Taxidermy classes are nothing new, but in these hygge-seekingl times, DIY times, many people want to roll up their sleeves and stuff their own dead animals. And there are many options.

Hoardaculture Taxidermy offers many; owner Amber Maykut studied taxidermy at a number of schools and was the taxidermist in residence at the Morbid Anatomy Museum. She adds, "I am a member of the New England Association of Taxidermists and a board member of New Jersey's Garden State Taxidermists Association. I follow and support ethical guidelines with respect to animal welfare. None of the animals used to create my taxidermy pieces were killed solely for the sake of taxidermy; their deaths are not related to the art."

We visited her mouse taxidermy class two years ago (photos above); there are upcoming chipmunk ($200) and mouse ($120) classes next month.

Another former taxidermist in residence from the Morbid Anatomy Museum, Divya Anantharaman, is offering a squirrel taxidermy class on March 4. It costs almost $300 (including the service fee), and the description says, "This class is designed for beginners to learn professional level techniques used in small mammal taxidermy. This class is designed for absolute beginners (but will also satisfy more experienced students) and cover all steps used in small mammal taxidermy from start to finish." Anantharaman adds, "Any animal parts used in my work are legally and ethically obtained and professionally sanitized and preserved. Everything is put to good use, and nothing goes wasted or unloved."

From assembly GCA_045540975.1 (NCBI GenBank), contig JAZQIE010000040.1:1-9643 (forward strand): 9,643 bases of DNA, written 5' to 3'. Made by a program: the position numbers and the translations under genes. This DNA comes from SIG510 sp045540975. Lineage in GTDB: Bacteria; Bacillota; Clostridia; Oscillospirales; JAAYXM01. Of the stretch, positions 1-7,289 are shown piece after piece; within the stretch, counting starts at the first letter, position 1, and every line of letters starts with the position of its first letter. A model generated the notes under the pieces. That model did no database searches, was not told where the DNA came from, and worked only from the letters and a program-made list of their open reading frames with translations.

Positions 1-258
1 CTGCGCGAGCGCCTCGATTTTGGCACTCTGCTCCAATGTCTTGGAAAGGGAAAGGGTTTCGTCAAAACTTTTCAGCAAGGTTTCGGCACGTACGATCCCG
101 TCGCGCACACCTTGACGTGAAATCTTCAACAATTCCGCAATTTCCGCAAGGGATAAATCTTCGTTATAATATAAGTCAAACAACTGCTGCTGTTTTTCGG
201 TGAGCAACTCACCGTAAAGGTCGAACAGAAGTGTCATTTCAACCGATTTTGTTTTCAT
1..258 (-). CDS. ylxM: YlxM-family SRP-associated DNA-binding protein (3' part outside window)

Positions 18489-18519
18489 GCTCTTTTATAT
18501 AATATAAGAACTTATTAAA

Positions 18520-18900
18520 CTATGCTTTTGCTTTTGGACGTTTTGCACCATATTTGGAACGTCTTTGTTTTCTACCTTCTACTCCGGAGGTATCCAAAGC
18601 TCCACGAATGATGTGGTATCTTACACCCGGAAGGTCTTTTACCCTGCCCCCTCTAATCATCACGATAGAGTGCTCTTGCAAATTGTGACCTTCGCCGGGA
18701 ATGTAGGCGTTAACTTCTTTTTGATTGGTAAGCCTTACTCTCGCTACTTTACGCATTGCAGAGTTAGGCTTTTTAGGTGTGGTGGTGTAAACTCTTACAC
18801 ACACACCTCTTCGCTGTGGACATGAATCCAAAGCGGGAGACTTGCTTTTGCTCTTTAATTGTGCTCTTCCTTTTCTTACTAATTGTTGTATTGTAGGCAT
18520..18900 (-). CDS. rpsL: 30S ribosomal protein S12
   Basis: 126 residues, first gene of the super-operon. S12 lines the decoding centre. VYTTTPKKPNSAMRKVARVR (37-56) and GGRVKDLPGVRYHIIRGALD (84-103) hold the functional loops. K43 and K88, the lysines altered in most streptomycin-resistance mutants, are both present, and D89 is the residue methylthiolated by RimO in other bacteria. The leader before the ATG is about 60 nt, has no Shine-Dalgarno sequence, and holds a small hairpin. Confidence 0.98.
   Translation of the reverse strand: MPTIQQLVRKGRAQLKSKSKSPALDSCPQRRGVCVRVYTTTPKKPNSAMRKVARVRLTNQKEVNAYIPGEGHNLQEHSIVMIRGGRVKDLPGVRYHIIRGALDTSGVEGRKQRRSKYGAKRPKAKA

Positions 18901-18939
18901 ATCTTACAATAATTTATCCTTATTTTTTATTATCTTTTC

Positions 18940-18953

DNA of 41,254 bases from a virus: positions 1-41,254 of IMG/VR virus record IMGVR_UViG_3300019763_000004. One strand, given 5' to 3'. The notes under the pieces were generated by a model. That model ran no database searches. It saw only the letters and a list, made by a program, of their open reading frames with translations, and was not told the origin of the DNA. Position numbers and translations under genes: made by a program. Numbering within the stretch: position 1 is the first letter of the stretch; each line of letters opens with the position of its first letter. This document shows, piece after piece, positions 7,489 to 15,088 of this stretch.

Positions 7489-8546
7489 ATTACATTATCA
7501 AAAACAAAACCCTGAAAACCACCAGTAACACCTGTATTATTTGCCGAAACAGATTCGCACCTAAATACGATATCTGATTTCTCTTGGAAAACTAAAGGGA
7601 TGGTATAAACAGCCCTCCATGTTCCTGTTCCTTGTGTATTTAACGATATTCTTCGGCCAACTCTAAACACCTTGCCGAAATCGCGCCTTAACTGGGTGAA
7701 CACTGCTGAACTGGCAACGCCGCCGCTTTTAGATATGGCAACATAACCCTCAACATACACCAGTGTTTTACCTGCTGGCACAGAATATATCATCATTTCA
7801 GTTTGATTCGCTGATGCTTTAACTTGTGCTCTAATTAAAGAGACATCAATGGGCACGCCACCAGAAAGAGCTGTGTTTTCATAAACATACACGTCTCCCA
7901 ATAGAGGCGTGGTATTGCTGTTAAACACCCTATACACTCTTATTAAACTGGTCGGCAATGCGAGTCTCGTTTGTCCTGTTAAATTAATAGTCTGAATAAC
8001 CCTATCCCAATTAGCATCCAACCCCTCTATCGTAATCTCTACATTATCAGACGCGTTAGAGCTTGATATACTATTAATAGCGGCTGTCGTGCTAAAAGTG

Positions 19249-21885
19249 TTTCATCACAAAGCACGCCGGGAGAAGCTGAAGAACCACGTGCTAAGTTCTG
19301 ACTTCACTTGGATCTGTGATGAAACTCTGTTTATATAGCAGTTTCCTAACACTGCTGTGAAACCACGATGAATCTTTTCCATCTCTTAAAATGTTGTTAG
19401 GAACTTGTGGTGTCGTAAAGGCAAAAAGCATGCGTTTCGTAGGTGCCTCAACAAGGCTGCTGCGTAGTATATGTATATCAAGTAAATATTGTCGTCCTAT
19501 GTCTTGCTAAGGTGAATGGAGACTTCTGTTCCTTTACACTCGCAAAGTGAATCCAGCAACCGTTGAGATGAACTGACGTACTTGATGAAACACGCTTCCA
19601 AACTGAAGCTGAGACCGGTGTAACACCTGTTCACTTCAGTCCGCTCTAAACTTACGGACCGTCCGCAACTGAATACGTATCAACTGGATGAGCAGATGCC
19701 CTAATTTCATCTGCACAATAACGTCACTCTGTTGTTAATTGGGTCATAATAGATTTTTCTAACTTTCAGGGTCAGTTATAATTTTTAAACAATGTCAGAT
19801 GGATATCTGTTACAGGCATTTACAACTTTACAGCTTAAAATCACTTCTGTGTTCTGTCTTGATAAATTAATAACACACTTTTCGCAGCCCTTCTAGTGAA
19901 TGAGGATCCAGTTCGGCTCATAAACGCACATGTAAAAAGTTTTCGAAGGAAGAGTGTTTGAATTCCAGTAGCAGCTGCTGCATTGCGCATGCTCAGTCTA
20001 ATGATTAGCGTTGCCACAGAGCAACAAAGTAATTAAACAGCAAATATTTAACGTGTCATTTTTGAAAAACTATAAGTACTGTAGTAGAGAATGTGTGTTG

Atlas Obscura is offering a rat taxidermy class on March 5; it'll run just under $237. According to the class description, "Each student will be provided with his or her own ethically-sourced rat, which they will skin, flesh, preserve, split, and prep for mounting. Students will be using custom forms created for the main sections of the bodies. Then they will use the carcass for reference and build limbs and further fine tune the forms. Students are encouraged to bring in any props they may want to dress the animal up in."

Also, "We make every effort to practice the most ethical approach to the long-historied art of taxidermy. Nothing is ever killed for the work or classes taught by Katie. The red foxes and other animals used in her workshops are sourced through roadkill when legal, abatement or nuisance removals, and scraps from other taxidermists."

When our Lauren Evans took a sparrow taxidermy class in 2013, she wrote:

The process of taxidermy is slow, painstaking, and requires an amount of patience I suspect I will never have. My hope was that the head would simply take care of itself, maybe just go ahead and mummify or something as a way of thanking me for doing such a great job removing the body-nugget. This was not to be.

The process of extracting bird brains involves flipping the skin inside out, revealing a nice, round hole—the foramen magnum (I looked it up.) Using our sharp needle tool, we scooped out the cerebral matter. It came out in gobs roughly the color and consistency of raspberry sherbet.

"Yours has so much brain!" the woman next to me exclaimed. "It must have been pretty smart!" I replied, amusing no one. Having removed the brain, we packed the skull with Borax and clay.

Let the communing with dead nature begin at once!